This is something very important to me—to raise attention on the fact that even though you don’t mean anything in saying certain things, what you say or do will affect other people more than you might think. It affects people to feel they’re not valuable or ever will be valuable. Nobody should ever be made to feel that way. It’s okay to be friends with people that like the same things as you, that’s absolutely fine. But that doesn’t give you the permission to bring down anybody else just because they don’t feel the same as you do.
Despite not having found much acceptance growing up, I didn’t become cynical about other people. I am a bit wary sometimes, and I think “If I put myself out there and I spent all this time with this person, will I be disappointed because they don’t put in this as much as I have? What if I’m rejected?” So yes, I do feel that, as I think everybody does; and also I still feel like I’m very open, and a very giving person.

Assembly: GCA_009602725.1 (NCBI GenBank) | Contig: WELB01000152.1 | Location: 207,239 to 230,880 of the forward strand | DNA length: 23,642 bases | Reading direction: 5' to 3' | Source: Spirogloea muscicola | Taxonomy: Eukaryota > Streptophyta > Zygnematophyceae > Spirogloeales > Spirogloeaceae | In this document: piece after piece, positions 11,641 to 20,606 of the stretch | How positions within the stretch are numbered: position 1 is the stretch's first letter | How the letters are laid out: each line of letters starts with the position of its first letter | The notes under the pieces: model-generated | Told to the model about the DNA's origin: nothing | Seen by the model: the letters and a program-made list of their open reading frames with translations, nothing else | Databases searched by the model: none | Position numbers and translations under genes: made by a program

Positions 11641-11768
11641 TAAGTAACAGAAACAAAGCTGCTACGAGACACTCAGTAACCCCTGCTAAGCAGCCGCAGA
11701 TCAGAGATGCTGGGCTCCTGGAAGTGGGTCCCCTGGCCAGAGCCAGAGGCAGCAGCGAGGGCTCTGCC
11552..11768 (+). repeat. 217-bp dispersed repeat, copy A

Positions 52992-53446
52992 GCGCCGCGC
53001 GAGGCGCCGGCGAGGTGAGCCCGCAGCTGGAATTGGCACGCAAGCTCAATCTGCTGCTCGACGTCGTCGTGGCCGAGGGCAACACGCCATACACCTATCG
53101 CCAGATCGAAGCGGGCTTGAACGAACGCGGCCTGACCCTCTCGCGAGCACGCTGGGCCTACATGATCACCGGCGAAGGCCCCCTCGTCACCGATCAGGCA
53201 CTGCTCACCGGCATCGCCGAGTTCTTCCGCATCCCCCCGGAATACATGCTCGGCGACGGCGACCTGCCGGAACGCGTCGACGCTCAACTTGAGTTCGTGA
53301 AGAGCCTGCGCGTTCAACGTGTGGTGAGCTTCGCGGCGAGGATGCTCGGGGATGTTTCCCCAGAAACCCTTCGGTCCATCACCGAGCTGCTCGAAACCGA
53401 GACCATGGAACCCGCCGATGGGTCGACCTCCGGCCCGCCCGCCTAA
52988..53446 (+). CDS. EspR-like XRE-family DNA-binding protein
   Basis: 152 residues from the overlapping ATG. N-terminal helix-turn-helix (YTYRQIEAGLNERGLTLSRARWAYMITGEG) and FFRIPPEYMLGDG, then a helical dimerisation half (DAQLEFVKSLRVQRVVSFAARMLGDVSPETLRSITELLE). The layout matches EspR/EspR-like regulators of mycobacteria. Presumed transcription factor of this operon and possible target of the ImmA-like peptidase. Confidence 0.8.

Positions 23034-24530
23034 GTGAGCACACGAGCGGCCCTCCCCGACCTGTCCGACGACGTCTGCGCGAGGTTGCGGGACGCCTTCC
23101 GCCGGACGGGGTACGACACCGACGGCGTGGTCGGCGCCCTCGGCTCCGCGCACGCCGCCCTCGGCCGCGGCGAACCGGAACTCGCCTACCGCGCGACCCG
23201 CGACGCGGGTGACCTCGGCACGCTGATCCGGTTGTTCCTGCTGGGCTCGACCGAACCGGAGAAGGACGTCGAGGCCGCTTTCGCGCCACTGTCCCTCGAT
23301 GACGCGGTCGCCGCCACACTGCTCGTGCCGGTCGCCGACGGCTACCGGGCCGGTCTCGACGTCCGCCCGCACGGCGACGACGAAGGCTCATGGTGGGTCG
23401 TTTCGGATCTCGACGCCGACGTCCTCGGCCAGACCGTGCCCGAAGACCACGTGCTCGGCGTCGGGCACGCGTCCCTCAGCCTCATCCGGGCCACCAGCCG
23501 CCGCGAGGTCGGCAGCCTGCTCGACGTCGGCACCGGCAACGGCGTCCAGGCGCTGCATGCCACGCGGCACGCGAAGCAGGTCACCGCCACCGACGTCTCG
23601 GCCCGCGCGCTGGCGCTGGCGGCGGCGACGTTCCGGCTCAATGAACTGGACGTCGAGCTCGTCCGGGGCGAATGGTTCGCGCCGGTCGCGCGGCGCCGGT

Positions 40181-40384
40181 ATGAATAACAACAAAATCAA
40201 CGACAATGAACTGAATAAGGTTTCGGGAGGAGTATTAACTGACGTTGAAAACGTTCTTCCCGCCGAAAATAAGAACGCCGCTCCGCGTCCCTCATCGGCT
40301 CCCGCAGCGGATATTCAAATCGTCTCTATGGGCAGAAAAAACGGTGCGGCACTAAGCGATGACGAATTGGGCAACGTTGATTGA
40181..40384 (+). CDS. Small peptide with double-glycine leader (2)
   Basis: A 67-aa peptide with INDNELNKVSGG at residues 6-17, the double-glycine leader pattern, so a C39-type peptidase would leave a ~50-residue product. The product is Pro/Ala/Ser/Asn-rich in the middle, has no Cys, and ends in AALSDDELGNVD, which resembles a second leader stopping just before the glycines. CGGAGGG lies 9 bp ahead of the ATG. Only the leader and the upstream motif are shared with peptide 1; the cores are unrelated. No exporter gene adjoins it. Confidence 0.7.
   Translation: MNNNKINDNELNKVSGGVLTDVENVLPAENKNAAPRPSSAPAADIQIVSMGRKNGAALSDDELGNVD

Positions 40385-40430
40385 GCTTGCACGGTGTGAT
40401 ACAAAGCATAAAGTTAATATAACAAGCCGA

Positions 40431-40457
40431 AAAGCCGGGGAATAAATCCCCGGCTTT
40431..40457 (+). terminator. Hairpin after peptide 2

I want to be there for other people, sometimes I will remind people that I am there for them no matter what. I have asked myself whether I behave like this to avoid being rejected to some extent. It’s important to ask yourself where your behaviors are rooted, and give yourself the unconditional self-acceptance we all need to be happy and proud of who we are.
I think that one thing should never be a question: You are valuable to be loved; you’re valuable to be accepted as you are. You are good enough.
Project BFF: If you could be friends with one historical (no longer living) or fictional woman, who would that be? Why?
Claudia: This one is very easy for me: my main role model has always been Virginia Woolf. I was a teenager and I found out about her literary work and her novels and her essays especially. I’ve read quite a bunch of her essays, the first one was A Room of One’s Own. I felt like “Okay, this is how my life will be.”